My Brother My Sister: Story of a Transformation
I have two brothers. I cannot imagine what it would be like if one of them told me what Molly Haskell’s brother told her.
In My Brother My Sister: Story of a Transformation Molly Haskell relates how her brother Chevey became her sister Ellen.
Molly Haskell is an American feminist, author, and film critic. In her latest book she takes on a difficult and very personal subject in her usual straightforward manner. At first, her brother insisted: “. . . promise me one thing. You won’t write about this.”
Fortunately, for those who read this book, Haskell’s brother changed his mind. And what we get in return is a sensitive, funny, difficult, and insightful book.
[Note: In the beginning of this review I will refer to Chevey using male pronouns. Later, the pronouns will change to the feminine. Pronouns are important to transgender people. Most of us get it wrong or stumble or just plain refuse to use the appropriate one. There are many reasons for this, not the least of which is disrespect. As Chevey transitions, so will the pronouns in this review.]
Chevey told his sister and her husband during dinner in October 2005, “I have what’s known as gender dysphoria. For as long as I can remember, I’ve felt I should have been born female. And now I’m going to become one.”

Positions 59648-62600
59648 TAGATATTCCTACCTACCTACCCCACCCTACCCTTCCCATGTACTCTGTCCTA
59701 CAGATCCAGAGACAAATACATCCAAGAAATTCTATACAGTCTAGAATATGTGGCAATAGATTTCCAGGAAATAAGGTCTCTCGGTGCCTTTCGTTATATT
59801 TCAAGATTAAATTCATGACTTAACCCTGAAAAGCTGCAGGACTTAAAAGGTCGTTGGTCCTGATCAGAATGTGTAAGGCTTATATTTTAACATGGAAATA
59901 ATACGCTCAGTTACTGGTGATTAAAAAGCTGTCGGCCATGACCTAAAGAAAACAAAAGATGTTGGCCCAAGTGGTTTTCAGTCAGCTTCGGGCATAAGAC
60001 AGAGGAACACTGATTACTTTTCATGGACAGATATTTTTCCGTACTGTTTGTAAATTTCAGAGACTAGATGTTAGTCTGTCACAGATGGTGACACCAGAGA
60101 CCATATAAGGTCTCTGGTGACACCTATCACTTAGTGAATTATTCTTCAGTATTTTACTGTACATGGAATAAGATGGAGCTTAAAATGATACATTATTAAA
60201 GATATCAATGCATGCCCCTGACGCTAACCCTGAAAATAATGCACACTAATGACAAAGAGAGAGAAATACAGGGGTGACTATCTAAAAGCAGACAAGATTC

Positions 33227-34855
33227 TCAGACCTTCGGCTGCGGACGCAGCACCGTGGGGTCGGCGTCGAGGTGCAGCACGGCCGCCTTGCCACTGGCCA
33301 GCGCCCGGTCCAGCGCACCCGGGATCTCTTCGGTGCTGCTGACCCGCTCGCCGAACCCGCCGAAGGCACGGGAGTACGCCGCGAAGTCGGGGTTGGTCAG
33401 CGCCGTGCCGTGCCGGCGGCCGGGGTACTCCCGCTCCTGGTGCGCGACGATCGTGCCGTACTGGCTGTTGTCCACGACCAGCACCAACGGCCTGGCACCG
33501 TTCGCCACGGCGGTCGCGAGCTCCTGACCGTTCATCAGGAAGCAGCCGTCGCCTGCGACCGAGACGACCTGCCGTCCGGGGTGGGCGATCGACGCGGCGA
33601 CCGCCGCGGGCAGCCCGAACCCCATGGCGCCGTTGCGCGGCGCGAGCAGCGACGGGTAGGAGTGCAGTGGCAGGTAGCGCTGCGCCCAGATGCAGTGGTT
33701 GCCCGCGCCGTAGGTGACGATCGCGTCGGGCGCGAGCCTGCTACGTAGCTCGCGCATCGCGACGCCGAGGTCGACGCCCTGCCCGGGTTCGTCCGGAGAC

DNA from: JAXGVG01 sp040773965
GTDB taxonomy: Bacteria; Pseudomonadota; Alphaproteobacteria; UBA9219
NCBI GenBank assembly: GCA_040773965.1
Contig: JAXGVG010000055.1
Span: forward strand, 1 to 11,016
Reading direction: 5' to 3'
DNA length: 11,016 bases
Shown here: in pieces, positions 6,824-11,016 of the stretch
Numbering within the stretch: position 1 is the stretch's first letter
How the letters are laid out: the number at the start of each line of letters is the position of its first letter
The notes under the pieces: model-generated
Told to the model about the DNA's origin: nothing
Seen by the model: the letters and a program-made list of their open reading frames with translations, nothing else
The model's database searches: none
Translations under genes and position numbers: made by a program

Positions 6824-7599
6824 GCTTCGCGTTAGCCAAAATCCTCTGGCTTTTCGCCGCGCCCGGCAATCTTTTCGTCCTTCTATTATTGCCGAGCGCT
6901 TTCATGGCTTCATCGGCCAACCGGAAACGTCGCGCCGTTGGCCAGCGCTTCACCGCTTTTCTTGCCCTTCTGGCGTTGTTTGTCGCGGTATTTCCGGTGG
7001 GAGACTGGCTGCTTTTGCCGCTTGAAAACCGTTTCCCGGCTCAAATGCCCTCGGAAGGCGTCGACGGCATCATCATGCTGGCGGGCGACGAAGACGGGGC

Not the usual pre or post dinner conversation topic.
Still this is more than a book about one person’s personal struggle with gender identity. Ms. Haskell looks beyond that part and delves into how the family responds to the news. Chevey was married when he made the announcement to his sister. That’s when she learned that his wife (and his previous wife) had known for years about his struggle.
This story sweeps through contrasting emotions of shock, surprise, fear, embarrassment, love, curiosity, ambivalence, and acceptance. Ms. Haskell tells it with humor, sensitivity, and a soupçon of angst. She manages to relay her struggle to understand her sibling’s transition without sensationalizing the process or rendering it mundane.
Ms. Haskell was a tomboy, which she identified as a Peter Pan like creature, androgynous, “. . . with all the advantages of boyhood, none of the restraints of girlhood. I no more wanted a penis than I wanted any other sign of sexual development (breasts definitely included.” She considers her experience as she works through her feelings about her brother’s transition.
That resonated with me. Many women were tomboys or liked “guy” things. And there are men that are comfortable with their “feminine” side. But that is not comparable to the agony experienced by transgender persons.
Ms. Haskell’s brother started the process in his late 50s. He always knew he did not fit the life he was expected to live. He identified with women, understood women and believed he was a woman. “It’s not about sex . . . it’s about identity.” Chevey told his sister. And that is the heart of this story.
Gender dysphoria is one of the most difficult concepts to wrap your head around. For most of us it is difficult to imagine let alone accept the idea of a man or woman metamorphosing into the opposite gender. It’s a foreign concept to most people.
This is where Ms. Haskell’s skill as a writer comes to the fore. She talks about new and old friends, relatives and acquaintances involved, directly and indirectly, in her sibling’s transition.